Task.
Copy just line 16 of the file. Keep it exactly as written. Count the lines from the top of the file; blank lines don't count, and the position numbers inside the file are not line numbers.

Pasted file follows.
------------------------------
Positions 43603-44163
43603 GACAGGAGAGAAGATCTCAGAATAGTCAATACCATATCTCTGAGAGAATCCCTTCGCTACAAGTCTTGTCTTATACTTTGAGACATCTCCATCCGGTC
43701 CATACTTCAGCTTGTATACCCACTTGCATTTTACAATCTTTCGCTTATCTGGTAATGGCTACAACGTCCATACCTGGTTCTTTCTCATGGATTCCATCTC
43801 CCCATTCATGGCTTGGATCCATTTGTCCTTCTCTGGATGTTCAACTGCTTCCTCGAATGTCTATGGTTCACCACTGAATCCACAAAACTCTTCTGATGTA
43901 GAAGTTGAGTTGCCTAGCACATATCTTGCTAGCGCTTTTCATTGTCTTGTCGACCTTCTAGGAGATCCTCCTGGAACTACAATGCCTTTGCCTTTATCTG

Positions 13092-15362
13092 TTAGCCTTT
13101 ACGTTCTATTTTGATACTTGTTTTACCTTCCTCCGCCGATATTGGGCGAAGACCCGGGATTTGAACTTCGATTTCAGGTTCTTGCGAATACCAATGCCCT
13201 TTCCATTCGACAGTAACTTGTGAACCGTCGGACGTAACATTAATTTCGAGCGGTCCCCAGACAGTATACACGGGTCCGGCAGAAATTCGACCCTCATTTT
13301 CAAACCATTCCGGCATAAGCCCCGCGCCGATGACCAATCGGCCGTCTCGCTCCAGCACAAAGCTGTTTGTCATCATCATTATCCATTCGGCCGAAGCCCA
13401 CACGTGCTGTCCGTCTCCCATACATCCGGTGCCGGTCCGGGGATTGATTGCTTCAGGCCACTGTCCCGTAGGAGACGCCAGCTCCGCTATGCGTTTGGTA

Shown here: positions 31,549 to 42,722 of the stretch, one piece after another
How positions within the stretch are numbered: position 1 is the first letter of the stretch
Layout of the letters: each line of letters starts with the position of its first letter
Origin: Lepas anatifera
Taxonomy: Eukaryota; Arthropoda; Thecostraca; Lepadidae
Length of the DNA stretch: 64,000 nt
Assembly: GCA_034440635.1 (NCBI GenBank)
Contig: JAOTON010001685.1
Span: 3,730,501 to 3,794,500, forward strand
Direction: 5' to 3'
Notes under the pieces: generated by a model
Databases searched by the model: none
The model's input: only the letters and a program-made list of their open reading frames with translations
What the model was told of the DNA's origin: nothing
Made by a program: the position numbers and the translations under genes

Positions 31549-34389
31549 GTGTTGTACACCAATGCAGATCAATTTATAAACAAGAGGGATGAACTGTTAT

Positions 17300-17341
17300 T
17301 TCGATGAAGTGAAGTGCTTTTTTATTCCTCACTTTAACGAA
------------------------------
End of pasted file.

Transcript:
Taxonomy: Eukaryota; Arthropoda; Thecostraca; Lepadidae